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Old 07-28-2017, 05:56 PM
 
Location: The Pacific Northwest
6,015 posts, read 6,360,515 times
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I think the tax climate needs to be part of the discussion as well since that factors into a mortgage. I have friends in a so so suburb of Chicago that purchased a 300k home with 10k/yr property taxes. That ends up being over 800 a month alone in taxes. Plus you have a high sales tax, income taxes, etc. That all chips away at purchasing power and puts downward pressure on home values. I live in Seattle where we have zero state income tax and much lower property taxes. While housing is expensive here I could probably purchase at least a 450k home here and between the property and income tax savings, not have that much more taken out of my discretionary income for housing. So the value itself is somewhat misleading.

Now I know it's not applicable across the board because NYC is also heavily taxed and also has much higher home values. But it does help explain some of the differences with other metros I think.
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Old 07-28-2017, 06:03 PM
 
7,691 posts, read 4,551,558 times
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Quote:
Originally Posted by Bluefox View Post
I think the tax climate needs to be part of the discussion as well since that factors into a mortgage. I have friends in a so so suburb of Chicago that purchased a 300k home with 10k/yr property taxes. That ends up being over 800 a month alone in taxes. Plus you have a high sales tax, income taxes, etc. That all chips away at purchasing power and puts downward pressure on home values. I live in Seattle where we have zero state income tax and much lower property taxes. While housing is expensive here I could probably purchase at least a 450k home here and between the property and income tax savings, not have that much more taken out of my discretionary income for housing. So the value itself is somewhat misleading.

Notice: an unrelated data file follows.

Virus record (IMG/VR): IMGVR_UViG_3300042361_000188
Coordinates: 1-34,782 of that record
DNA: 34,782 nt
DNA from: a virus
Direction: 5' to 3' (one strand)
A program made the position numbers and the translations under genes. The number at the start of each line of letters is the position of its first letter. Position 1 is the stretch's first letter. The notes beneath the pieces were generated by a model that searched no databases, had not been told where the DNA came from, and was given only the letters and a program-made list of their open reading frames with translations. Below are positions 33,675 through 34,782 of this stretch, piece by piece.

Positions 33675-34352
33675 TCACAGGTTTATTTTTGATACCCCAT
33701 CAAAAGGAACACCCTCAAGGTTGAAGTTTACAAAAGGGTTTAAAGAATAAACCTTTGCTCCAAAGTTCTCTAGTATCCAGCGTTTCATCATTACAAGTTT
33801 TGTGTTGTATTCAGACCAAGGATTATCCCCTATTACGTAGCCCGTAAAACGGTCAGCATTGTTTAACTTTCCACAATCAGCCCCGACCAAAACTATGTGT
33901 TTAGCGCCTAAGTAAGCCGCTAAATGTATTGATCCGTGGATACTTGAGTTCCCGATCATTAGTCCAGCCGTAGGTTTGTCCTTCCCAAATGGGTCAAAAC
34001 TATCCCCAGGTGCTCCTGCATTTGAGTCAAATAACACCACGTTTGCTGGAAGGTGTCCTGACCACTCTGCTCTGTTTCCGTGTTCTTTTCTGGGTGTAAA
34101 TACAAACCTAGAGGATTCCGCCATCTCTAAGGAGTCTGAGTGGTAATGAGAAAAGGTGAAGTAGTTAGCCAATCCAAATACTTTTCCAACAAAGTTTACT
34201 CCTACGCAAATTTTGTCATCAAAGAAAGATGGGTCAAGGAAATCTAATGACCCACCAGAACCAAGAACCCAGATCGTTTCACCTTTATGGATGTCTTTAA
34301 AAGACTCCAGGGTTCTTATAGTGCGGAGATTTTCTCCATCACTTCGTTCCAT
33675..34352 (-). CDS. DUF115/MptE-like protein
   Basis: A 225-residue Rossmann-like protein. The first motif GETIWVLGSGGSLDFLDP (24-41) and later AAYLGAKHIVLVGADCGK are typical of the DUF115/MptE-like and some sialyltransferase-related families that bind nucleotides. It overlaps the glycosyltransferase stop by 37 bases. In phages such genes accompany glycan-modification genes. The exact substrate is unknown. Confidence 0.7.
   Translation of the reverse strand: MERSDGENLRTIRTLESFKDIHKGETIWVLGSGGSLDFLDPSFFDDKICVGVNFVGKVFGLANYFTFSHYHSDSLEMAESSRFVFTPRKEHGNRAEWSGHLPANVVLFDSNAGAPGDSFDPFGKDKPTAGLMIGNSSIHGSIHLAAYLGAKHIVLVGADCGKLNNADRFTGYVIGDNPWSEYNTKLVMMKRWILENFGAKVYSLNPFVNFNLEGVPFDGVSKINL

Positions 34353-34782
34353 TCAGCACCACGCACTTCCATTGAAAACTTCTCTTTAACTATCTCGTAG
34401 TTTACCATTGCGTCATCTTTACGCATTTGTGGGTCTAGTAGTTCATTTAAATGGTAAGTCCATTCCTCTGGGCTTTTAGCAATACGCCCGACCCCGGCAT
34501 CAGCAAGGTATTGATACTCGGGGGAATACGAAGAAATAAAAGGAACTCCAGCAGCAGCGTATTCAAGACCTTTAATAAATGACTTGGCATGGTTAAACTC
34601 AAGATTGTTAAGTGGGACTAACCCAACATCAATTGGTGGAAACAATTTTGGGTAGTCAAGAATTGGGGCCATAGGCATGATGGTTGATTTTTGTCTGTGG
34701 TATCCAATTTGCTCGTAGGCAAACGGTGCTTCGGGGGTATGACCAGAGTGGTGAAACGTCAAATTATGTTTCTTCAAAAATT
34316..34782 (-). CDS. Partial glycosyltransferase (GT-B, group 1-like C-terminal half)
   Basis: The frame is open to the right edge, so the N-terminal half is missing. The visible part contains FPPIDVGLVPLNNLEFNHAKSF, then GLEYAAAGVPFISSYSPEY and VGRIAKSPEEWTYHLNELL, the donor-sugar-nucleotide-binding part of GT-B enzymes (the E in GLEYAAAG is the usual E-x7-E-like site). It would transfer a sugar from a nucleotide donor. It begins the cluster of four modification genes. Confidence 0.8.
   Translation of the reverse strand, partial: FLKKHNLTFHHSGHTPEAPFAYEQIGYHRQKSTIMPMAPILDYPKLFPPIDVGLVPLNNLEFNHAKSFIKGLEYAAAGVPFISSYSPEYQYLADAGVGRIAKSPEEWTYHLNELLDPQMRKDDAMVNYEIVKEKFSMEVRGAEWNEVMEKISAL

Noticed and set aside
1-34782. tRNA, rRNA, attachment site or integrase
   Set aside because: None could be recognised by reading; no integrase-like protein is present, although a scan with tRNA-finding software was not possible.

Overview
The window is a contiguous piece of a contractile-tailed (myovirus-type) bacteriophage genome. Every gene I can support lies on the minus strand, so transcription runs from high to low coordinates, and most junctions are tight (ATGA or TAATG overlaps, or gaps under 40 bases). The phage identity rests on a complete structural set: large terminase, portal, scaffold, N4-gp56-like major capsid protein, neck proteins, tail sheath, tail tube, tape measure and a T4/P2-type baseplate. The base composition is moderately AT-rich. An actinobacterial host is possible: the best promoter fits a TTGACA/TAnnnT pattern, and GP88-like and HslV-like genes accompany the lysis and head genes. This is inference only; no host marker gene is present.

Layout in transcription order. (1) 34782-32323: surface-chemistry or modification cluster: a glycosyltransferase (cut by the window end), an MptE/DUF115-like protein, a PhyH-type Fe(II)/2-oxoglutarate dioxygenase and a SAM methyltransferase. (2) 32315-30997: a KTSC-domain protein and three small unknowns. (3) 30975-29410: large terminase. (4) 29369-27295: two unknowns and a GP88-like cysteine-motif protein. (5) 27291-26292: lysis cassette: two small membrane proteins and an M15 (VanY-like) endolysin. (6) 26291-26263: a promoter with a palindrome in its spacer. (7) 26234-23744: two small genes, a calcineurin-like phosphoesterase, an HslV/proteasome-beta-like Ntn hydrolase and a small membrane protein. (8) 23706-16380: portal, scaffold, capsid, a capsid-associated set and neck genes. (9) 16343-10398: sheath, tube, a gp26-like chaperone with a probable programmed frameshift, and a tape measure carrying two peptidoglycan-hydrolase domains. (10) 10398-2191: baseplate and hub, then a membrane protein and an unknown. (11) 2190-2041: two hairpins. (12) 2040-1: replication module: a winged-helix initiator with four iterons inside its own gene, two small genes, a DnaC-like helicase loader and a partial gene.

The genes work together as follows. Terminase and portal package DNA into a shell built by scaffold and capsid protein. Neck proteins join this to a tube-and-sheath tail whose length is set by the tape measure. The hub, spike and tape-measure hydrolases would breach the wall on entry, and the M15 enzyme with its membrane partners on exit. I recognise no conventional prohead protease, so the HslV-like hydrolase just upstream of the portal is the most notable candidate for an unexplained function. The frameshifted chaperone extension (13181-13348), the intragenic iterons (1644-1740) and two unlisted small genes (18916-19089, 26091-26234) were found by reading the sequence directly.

Now I know it's not applicable across the board because NYC is also heavily taxed and also has much higher home values. But it does help explain some of the differences with other metros I think.
Which suburb? I ask, because my wife and I are considering moving back to Chicago or its burbs (don't want to pay 40k for each kid in private school) and we're seeing outrageous taxes in Oak Park. I'm talking 15k taxes on 500-600k houses.
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Old 07-28-2017, 06:18 PM
 
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I think some people want an answer that is black and white, because that way things in life become easier to sort out.

This is an example of something that isn't black and white. It's probably a number of reasons and not just "because it's close to the coast" or "crime", etc.

There is certainly a number of things that play a role, including geography, salaries, NIMBYism, foreign investment, etc.

What irks me is sometimes I feel like some people are trying to imply some hidden agenda like Chicago or Philadelphia are lesser cities because they're not expensive. The guy who said they're not desirable. Yes, Chicago and Philadelphia aren't desirable cities. You completely nailed it. Nobody wants to live there. In fact, there's no museums. No top universities or colleges. No airports. No food. No professional sports teams. No jobs. No roads even. In fact, there isn't even trees in those places. It's just barren. Vast nothingness. It's worse than AIDS.
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Old 07-28-2017, 06:21 PM